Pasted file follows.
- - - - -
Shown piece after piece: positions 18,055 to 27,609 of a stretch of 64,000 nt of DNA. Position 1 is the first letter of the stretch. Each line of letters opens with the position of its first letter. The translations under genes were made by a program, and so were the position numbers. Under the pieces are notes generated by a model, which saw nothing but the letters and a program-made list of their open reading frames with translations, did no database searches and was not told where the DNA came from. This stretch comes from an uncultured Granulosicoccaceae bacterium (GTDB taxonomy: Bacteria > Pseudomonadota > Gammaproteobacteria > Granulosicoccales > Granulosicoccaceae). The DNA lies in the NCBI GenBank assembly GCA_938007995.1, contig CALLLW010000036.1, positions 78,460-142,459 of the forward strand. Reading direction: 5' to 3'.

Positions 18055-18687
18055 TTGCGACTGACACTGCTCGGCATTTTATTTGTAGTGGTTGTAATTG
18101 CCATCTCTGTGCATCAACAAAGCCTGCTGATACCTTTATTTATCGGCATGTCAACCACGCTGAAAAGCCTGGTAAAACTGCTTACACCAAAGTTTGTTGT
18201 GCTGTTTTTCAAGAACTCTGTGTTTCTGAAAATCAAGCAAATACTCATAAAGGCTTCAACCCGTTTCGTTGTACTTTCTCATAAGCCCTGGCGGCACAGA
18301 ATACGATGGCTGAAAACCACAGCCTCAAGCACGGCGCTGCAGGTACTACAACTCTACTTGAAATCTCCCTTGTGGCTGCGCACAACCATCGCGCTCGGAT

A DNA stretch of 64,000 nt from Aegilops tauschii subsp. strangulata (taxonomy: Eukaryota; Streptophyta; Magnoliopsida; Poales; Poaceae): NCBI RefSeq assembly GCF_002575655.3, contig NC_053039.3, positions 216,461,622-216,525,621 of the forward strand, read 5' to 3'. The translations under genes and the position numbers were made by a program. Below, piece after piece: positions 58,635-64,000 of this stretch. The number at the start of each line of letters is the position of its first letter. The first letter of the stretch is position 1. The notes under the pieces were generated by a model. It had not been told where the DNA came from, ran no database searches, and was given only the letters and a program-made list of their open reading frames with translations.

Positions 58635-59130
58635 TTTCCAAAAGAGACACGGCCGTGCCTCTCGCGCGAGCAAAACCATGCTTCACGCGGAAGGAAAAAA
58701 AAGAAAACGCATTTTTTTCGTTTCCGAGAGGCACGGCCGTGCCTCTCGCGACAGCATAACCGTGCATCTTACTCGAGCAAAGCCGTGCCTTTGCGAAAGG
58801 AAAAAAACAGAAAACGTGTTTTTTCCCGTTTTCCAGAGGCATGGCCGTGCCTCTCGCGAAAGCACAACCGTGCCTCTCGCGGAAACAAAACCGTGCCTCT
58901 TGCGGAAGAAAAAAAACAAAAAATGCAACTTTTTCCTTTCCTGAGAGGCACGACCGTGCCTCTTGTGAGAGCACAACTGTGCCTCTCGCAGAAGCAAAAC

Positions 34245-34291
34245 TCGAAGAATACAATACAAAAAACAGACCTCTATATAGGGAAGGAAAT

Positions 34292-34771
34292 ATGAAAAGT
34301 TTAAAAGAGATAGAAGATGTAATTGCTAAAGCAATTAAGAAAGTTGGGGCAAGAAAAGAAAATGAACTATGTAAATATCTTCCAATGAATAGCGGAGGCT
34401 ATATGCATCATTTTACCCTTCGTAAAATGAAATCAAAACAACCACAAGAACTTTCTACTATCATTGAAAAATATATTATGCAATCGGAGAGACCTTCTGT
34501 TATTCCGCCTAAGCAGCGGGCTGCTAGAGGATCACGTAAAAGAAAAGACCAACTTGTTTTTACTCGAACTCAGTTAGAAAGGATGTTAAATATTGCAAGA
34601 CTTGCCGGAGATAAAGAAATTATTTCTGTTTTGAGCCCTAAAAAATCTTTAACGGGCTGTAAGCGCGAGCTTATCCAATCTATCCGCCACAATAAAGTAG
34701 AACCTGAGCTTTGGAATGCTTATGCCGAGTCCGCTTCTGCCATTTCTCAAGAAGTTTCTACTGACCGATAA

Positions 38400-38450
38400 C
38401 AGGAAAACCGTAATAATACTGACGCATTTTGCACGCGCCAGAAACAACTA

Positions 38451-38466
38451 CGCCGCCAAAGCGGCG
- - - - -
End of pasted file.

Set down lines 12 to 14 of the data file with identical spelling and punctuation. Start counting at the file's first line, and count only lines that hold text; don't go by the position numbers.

58901 TGCGGAAGAAAAAAAACAAAAAATGCAACTTTTTCCTTTCCTGAGAGGCACGACCGTGCCTCTTGTGAGAGCACAACTGTGCCTCTCGCAGAAGCAAAAC

Positions 34245-34291
34245 TCGAAGAATACAATACAAAAAACAGACCTCTATATAGGGAAGGAAAT